Optical tomographic detection of rheumatoid arthritis with computer-aided classification schemes

Christian D. Klose, Alexander D. Klose, Uwe Netz, Jürgen Beuthan, Andreas H. Hielscher

Research output: Chapter in Book/Report/Conference proceedingConference contribution


A recent research study has shown that combining multiple parameters, drawn from optical tomographic images, leads to better classification results to identifying human finger joints that are affected or not affected by rheumatic arthritis RA. Building up on the research findings of the previous study, this article presents an advanced computer-aided classification approach for interpreting optical image data to detect RA in finger joints. Additional data are used including, for example, maximum and minimum values of the absorption coefficient as well as their ratios and image variances. Classification performances obtained by the proposed method were evaluated in terms of sensitivity, specificity, Youden index and area under the curve AUC. Results were compared to different benchmarks ("gold standard"): magnet resonance, ultrasound and clinical evaluation. Maximum accuracies (AUC=0.88) were reached when combining minimum/maximum-ratios and image variances and using ultrasound as gold standard.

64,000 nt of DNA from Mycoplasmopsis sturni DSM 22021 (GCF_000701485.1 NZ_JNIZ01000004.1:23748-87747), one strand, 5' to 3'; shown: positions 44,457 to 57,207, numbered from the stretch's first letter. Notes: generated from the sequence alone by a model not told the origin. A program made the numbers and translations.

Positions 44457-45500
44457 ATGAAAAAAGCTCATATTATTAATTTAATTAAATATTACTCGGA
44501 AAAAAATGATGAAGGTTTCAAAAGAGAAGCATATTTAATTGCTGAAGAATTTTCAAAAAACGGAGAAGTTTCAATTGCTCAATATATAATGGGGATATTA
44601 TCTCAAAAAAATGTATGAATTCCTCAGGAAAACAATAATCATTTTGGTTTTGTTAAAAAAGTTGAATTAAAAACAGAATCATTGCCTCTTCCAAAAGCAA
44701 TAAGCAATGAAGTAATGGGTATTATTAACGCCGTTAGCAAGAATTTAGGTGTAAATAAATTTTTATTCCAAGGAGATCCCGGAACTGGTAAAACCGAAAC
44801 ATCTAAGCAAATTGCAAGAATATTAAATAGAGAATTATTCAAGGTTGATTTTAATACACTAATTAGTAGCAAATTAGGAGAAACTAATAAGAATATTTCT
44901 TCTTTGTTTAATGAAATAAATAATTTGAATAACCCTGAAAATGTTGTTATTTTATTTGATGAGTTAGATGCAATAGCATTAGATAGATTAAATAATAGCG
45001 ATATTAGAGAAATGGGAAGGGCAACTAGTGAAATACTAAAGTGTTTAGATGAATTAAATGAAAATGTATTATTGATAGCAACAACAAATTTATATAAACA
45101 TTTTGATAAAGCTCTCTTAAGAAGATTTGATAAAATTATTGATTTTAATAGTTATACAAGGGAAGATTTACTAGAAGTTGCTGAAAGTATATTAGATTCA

Original languageEnglish (US)
Title of host publicationMultimodal Biomedical Imaging IV
StatePublished - 2009
EventMultimodal Biomedical Imaging IV - San Jose, CA, United States
Duration: Jan 24 2009Jan 26 2009

Publication series

NameProceedings of SPIE - The International Society for Optical Engineering
ISSN (Print)0277-786X


ConferenceMultimodal Biomedical Imaging IV
Country/TerritoryUnited States
CitySan Jose, CA


  • Classification
  • Computer-aided
  • Multi-parameter
  • Rheumatoid arthritis

ASJC Scopus subject areas

  • Electronic, Optical and Magnetic Materials
  • Condensed Matter Physics
  • Computer Science Applications
  • Applied Mathematics
  • Electrical and Electronic Engineering


Dive into the research topics of 'Optical tomographic detection of rheumatoid arthritis with computer-aided classification schemes'. Together they form a unique fingerprint.

Cite this